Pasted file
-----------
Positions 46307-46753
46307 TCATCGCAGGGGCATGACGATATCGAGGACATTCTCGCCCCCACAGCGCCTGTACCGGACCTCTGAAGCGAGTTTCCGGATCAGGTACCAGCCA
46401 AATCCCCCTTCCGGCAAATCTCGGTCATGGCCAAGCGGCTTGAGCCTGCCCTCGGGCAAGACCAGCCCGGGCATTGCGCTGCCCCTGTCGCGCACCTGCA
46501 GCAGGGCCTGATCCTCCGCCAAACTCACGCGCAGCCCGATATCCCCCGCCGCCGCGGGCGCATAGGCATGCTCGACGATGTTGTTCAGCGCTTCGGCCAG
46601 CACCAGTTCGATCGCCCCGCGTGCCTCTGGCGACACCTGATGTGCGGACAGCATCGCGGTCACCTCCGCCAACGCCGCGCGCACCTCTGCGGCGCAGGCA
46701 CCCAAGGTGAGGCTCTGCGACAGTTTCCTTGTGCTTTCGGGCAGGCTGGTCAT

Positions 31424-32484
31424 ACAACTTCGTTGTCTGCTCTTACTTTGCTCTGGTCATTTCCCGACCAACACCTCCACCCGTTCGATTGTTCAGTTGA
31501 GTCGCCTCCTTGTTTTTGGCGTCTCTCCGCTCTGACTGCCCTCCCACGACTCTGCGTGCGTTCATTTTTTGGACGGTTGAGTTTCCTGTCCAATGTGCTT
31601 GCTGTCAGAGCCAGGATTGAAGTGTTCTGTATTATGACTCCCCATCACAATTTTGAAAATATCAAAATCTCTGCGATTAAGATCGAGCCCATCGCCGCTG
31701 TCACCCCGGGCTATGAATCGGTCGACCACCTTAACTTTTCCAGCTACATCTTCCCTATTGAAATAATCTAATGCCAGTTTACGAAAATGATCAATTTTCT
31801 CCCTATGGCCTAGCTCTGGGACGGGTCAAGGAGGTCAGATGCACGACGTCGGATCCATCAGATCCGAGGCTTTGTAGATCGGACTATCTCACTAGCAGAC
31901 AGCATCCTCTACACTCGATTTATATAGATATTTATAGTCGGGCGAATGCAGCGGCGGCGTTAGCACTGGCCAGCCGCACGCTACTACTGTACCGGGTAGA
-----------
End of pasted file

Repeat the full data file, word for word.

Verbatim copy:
Positions 46307-46753
46307 TCATCGCAGGGGCATGACGATATCGAGGACATTCTCGCCCCCACAGCGCCTGTACCGGACCTCTGAAGCGAGTTTCCGGATCAGGTACCAGCCA
46401 AATCCCCCTTCCGGCAAATCTCGGTCATGGCCAAGCGGCTTGAGCCTGCCCTCGGGCAAGACCAGCCCGGGCATTGCGCTGCCCCTGTCGCGCACCTGCA
46501 GCAGGGCCTGATCCTCCGCCAAACTCACGCGCAGCCCGATATCCCCCGCCGCCGCGGGCGCATAGGCATGCTCGACGATGTTGTTCAGCGCTTCGGCCAG
46601 CACCAGTTCGATCGCCCCGCGTGCCTCTGGCGACACCTGATGTGCGGACAGCATCGCGGTCACCTCCGCCAACGCCGCGCGCACCTCTGCGGCGCAGGCA
46701 CCCAAGGTGAGGCTCTGCGACAGTTTCCTTGTGCTTTCGGGCAGGCTGGTCAT

Positions 31424-32484
31424 ACAACTTCGTTGTCTGCTCTTACTTTGCTCTGGTCATTTCCCGACCAACACCTCCACCCGTTCGATTGTTCAGTTGA
31501 GTCGCCTCCTTGTTTTTGGCGTCTCTCCGCTCTGACTGCCCTCCCACGACTCTGCGTGCGTTCATTTTTTGGACGGTTGAGTTTCCTGTCCAATGTGCTT
31601 GCTGTCAGAGCCAGGATTGAAGTGTTCTGTATTATGACTCCCCATCACAATTTTGAAAATATCAAAATCTCTGCGATTAAGATCGAGCCCATCGCCGCTG
31701 TCACCCCGGGCTATGAATCGGTCGACCACCTTAACTTTTCCAGCTACATCTTCCCTATTGAAATAATCTAATGCCAGTTTACGAAAATGATCAATTTTCT
31801 CCCTATGGCCTAGCTCTGGGACGGGTCAAGGAGGTCAGATGCACGACGTCGGATCCATCAGATCCGAGGCTTTGTAGATCGGACTATCTCACTAGCAGAC
31901 AGCATCCTCTACACTCGATTTATATAGATATTTATAGTCGGGCGAATGCAGCGGCGGCGTTAGCACTGGCCAGCCGCACGCTACTACTGTACCGGGTAGA